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Tibet shepherds live on climate frontier

Shrinking glaciers mean longer hikes to water flocks

(Page 2 of 2)

“With climate change, all these rivers will have greatly reduced flows,” says Carter Brandon, director of the World Bank’s China environment program in Beijing. “There will also be much more seasonal variation – when flow is more dependent on rainfall, as opposed to the steady inflow of snowmelt from glaciers.”

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The glacier system delivers water to more than 300 million people in China – and 1 billion across south Asia.

The region is among the globe’s most rapidly warming. Average annual temperatures on the “rooftop of the world” have climbed 2 degrees F. in two decades.

Chinese scientists expect the total area of the glaciers to halve every 10 years. By 2100, they predict, the glaciers may have largely vanished.

Those hit first and hardest by climate change, like Tenzin Dorje, tend to live in poor communities on the margins, on mountaintops or by the sea. Typically they have contributed little to global carbon emissions.

There is now a new push to address their concerns. In 2007, the Rockefeller Foundation established a five-year, $70 million “climate-change resilience initiative” to assist developing countries. In December 2007, during climate talks in Bali, Indonesia, United Nations negotiators drafted a framework for a new “adaptation fund” to aid poor countries and communities.

The critical issue of what practical measures can be taken remains. A team of scientists in Switzerland has begun to research the possibility of shielding glaciers from rising summer temperatures with blankets of insulating foam. But such investigations are only preliminary.

Other research on addressing global water shortages includes promising (if costly) ways to desalinize seawater and recycle wastewater. But such approaches will work better in coastal areas and cities, not landlocked villages like this.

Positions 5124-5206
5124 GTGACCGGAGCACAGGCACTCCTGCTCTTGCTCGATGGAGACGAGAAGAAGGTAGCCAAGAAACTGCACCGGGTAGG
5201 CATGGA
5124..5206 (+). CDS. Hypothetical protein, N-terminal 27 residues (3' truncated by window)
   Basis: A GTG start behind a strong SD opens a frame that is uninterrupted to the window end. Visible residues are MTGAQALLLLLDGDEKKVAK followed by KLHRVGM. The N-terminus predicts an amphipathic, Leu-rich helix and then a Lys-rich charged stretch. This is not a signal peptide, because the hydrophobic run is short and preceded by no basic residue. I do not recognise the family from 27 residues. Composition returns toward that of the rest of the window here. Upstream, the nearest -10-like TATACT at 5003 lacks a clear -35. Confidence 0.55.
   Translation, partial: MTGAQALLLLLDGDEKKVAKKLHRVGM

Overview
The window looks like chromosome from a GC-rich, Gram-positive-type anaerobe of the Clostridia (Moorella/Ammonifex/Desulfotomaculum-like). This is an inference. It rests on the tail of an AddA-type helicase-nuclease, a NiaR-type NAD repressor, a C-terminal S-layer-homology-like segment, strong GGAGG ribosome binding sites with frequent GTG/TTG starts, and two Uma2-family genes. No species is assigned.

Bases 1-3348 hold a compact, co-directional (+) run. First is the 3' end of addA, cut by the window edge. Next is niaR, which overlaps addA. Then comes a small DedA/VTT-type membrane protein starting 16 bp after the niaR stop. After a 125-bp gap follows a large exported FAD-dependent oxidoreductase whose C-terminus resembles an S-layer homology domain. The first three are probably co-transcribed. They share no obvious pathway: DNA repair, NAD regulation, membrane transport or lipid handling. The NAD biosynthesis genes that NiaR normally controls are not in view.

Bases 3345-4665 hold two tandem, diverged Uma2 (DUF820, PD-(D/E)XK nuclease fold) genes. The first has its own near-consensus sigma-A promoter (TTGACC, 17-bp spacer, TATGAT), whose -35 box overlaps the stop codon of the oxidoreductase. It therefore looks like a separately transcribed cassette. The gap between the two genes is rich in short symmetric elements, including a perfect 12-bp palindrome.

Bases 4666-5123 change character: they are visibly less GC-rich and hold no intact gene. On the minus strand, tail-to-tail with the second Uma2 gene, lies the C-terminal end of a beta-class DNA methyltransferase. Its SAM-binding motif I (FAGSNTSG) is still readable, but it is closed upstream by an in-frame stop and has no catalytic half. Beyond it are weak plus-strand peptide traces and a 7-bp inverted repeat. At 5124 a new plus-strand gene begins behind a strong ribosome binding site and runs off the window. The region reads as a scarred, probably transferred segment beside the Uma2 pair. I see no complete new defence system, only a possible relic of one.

Research into solutions is attracting more attention from scientists and policymakers today. “Now we’re beginning to focus more seriously on these issues,” says MacCracken, the climate scientist.

“I used to think adaptation subtracted from our efforts on prevention,” former vice president Al Gore recently told the Economist magazine. “But I’ve changed my mind. Poor countries are vulnerable and need our help.”

But who will foot the bill? According to the UN, by 2015 approximately $86 billion annually will be needed for adaptation efforts.

The small home of Zahxi Rangou is perched on a mountainside overlooking a snowy valley and a white pagoda temple. He is one of 15 lamas residing on the grounds of the Tibetan Midi Temple, tucked in the Qilian mountains in Gansu province. The young monk has two rooms: One is warmed by a stove for visitors. One is cold and full of books and a computer.

Here he spends his days in prayer and study. He has Internet access, and is well-read on climate science.

“The glacier is depleting,” he says matter-of-factly. “It’s melting in the summer. And the weather is getting drier.” His knowledge is power, but there are limits on how he can use that power. Tibetans, an ethnic minority in China, are closely watched by the government. It is difficult for leaders of his community to organize around environmental or other issues in China.

He says he doesn’t use e-mail, because it can so easily be monitored. Many Internet news sites are blocked.

At nearby Zhuanlong Temple, no one answers a knock at the door. The lama there has left on a special mission this winter: He will spend two weeks praying at the source of each stream for its bountiful return.